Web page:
Ayn Rand's thoughts find expression in a number of novels and polemical discourses. "Atlas Shrugged" is remembered as Ayn's signature work extolling the virtues of nonconformity and radical individualism in the guise of a novel about an architect bending to no standard but his own. In the novel "We The Living", Rand warns of the dangers posed by collectivism to the well-being of the individual. Rand's nonfiction works include "Philosophy: Who Needs It", "Capitalism: The Unknown Ideal", and "The Virtue Of Selfishness".

Of Ayn Rand, it says in "Christianity For The Tough Minded", "her attempt to formulate a philosophy of creative selfishness will make no great impact (227)." Yet her impact cannot be denied be denied as her portrait adorns the walls of the Cato Institute and key national leaders such as former chairman of the Federal Reserve Board Alan Greenspan and Supreme Court Justice Clarence Thomas count themselves among her admirers.

Looking at the matter from a certain perspective, the beauty and appeal of atheism can be found in its ability to adapt to the needs of those building systems of thought and seeking to justify individual behavioral practices. Russian author Fyodor Dostoyevsky realized that, if there is no God, anything is possible.

The diminished guilt available through atheism may serve as a greater incentive to those flocking under its banner than any of the answers the system might provide to the universal questions asked by thinking individuals. D. James Kenendy points out in "Character & Destiny: A Nation In Search Of Its Soul" that Bertrand Russell may have been an atheist as much to ease his conscience regarding his numerous affairs and seductions as out of a desire for alleged rational consistency (173). The idea of God posits the notion that the right to order the moral structure of reality resides in a power beyond the level of the finite individual's control.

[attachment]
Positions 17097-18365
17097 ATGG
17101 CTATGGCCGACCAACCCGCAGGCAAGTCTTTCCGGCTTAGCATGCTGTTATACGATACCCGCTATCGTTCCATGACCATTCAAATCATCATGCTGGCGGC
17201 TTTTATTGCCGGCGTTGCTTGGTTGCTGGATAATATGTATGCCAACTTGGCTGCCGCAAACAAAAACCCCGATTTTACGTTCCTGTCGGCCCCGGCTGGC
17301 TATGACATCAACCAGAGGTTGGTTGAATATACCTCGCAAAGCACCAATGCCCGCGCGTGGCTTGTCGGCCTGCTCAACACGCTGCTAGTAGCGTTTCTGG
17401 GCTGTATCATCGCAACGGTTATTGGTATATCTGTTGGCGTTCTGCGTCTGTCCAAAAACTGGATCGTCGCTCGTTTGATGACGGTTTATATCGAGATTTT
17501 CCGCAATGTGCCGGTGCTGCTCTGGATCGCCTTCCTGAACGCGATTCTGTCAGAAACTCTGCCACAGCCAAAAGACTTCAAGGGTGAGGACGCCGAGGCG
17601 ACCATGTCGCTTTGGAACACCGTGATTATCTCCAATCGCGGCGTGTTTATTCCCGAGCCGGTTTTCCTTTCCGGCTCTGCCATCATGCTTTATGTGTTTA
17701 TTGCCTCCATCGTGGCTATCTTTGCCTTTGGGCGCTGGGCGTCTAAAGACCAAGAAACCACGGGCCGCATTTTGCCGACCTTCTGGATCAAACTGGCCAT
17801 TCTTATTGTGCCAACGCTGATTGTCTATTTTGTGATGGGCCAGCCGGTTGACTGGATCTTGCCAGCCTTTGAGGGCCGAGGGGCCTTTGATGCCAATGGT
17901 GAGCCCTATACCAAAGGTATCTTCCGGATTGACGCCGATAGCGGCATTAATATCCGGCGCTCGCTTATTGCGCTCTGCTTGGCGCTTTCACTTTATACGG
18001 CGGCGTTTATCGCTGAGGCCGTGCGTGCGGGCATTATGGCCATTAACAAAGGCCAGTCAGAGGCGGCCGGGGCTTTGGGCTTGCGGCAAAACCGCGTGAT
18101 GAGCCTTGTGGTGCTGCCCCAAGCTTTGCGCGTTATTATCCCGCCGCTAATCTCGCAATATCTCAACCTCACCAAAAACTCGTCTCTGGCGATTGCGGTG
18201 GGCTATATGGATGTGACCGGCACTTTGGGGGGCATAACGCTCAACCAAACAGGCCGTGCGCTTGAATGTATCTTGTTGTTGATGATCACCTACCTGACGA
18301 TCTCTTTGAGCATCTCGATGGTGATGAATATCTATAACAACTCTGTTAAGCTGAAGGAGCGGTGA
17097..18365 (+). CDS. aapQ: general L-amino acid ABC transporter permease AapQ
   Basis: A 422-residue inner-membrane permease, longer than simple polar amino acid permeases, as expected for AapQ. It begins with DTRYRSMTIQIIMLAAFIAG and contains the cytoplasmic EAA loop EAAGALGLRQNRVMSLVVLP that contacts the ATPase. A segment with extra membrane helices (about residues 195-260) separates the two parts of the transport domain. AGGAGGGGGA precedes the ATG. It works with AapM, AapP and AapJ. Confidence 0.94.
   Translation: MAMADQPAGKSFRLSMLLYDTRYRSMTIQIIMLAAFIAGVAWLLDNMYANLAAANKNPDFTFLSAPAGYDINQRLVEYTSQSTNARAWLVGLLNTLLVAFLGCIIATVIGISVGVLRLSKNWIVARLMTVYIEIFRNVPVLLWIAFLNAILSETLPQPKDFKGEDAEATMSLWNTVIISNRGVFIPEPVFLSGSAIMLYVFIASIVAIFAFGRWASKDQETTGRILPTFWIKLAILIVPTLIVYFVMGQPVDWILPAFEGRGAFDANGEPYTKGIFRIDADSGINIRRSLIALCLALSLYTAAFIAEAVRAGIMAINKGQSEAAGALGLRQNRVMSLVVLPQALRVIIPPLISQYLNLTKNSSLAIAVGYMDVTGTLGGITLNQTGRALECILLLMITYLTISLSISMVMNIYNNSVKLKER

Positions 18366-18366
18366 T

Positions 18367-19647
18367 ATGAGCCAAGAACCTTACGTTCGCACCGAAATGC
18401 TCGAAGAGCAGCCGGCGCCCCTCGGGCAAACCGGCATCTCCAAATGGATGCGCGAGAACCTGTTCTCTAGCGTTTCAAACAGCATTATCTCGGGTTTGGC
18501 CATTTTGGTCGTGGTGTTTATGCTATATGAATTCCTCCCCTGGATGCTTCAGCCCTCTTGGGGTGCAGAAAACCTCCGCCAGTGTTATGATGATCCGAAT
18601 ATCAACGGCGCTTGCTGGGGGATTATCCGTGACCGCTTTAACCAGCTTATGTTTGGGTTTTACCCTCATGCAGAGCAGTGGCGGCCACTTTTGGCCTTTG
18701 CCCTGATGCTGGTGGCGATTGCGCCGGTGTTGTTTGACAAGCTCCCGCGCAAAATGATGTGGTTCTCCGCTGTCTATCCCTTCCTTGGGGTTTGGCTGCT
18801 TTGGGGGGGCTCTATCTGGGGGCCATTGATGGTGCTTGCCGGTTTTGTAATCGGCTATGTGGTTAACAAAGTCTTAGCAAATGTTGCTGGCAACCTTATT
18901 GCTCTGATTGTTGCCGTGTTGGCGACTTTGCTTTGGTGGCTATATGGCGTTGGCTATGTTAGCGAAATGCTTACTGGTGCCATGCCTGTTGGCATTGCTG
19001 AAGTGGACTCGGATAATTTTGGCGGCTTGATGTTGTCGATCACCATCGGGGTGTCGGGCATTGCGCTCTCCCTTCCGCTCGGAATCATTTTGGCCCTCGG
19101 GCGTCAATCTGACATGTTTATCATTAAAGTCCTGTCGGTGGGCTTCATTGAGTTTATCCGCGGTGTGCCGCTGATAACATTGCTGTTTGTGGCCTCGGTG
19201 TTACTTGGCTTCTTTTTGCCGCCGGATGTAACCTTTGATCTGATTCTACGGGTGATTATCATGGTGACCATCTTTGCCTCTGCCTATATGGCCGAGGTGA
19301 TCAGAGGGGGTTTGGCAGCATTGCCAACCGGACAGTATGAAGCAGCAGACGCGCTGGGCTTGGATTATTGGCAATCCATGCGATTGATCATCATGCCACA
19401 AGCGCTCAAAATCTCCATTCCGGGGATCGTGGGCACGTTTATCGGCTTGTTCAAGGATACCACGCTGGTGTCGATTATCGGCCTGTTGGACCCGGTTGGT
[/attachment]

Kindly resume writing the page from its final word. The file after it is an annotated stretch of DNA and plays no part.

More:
And control is the one thing the individual atheist is loathe to relinquish. Though one can't fault her, Ayn Rand was fifty-eight years old before stepping aboard an airplane for fear of giving up control over her own destiny to the pilots and mechanics she claimed possessed a faulty "modern psycho-epistemology" (Branden, "The Passion Of Ayn Rand, 318).

Anarchist Segei Nechayev wrote in "Catechism Of A Revolutionist", "The revolutionist knows only one science, the science of destruction which does not stop at lying, robbery, betrayal and torture of friends, murder of his own family." How much easier it is to topple the tower of morality once its foundation of concrete theism has been removed.

A classic truism teaches that if wishes were horses beggars would ride, and another piece of cherished wisdom reveals wishing for something does not make it so. These same principles apply to the longing for a deity-free universe as expressed by the thinkers profiled throughout this exposition. For even though atheists have gone to considerable lengths to implement their systems, Communists going so far as to slaughter millions of innocent individuals, atheism fails to standup to closer scrutiny on a number of grounds.

Try as the atheist might to manipulate objective data to fit their hypothesis with some evolutionists going so far as to invoke the law in order to suppress perspectives conflicting with their origins account, the assumptions of atheism fail to square with the facts of nature and with the revelation of nature's God. At one time earlier in the modern era, it was quite common for the atheist to portray himself as the true friend and ally of science. However, as impartial observational science has probed deeper onto the macroscopic realm of cosmic space as well as the microscopic world of the subatomic particle, this relationship once prided by the atheist turned out not to be as solid as originally thought.